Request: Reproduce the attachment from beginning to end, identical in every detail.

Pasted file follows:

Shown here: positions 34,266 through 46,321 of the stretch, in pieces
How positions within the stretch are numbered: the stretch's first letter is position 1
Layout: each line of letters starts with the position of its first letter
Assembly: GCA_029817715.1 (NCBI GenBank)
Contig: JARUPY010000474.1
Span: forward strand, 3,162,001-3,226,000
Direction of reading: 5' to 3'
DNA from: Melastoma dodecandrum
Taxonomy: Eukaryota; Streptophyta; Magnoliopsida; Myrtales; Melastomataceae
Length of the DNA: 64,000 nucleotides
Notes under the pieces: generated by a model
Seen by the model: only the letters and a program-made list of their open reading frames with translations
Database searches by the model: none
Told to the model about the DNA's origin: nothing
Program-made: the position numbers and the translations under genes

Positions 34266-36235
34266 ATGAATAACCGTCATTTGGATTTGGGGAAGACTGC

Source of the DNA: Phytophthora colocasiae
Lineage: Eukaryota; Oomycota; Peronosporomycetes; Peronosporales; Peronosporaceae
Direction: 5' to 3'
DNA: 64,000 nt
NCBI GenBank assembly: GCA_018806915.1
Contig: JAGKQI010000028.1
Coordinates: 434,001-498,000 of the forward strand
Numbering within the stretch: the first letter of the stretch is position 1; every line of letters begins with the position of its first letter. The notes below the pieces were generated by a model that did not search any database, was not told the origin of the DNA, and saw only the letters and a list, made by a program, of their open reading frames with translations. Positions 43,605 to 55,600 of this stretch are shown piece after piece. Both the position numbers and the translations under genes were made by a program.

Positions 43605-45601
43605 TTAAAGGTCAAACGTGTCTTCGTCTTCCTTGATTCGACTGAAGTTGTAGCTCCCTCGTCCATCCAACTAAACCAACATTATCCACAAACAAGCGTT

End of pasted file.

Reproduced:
Shown here: positions 34,266 through 46,321 of the stretch, in pieces
How positions within the stretch are numbered: the stretch's first letter is position 1
Layout: each line of letters starts with the position of its first letter
Assembly: GCA_029817715.1 (NCBI GenBank)
Contig: JARUPY010000474.1
Span: forward strand, 3,162,001-3,226,000
Direction of reading: 5' to 3'
DNA from: Melastoma dodecandrum
Taxonomy: Eukaryota; Streptophyta; Magnoliopsida; Myrtales; Melastomataceae
Length of the DNA: 64,000 nucleotides
Notes under the pieces: generated by a model
Seen by the model: only the letters and a program-made list of their open reading frames with translations
Database searches by the model: none
Told to the model about the DNA's origin: nothing
Program-made: the position numbers and the translations under genes

Positions 34266-36235
34266 ATGAATAACCGTCATTTGGATTTGGGGAAGACTGC

Source of the DNA: Phytophthora colocasiae
Lineage: Eukaryota; Oomycota; Peronosporomycetes; Peronosporales; Peronosporaceae
Direction: 5' to 3'
DNA: 64,000 nt
NCBI GenBank assembly: GCA_018806915.1
Contig: JAGKQI010000028.1
Coordinates: 434,001-498,000 of the forward strand
Numbering within the stretch: the first letter of the stretch is position 1; every line of letters begins with the position of its first letter. The notes below the pieces were generated by a model that did not search any database, was not told the origin of the DNA, and saw only the letters and a list, made by a program, of their open reading frames with translations. Positions 43,605 to 55,600 of this stretch are shown piece after piece. Both the position numbers and the translations under genes were made by a program.

Positions 43605-45601
43605 TTAAAGGTCAAACGTGTCTTCGTCTTCCTTGATTCGACTGAAGTTGTAGCTCCCTCGTCCATCCAACTAAACCAACATTATCCACAAACAAGCGTT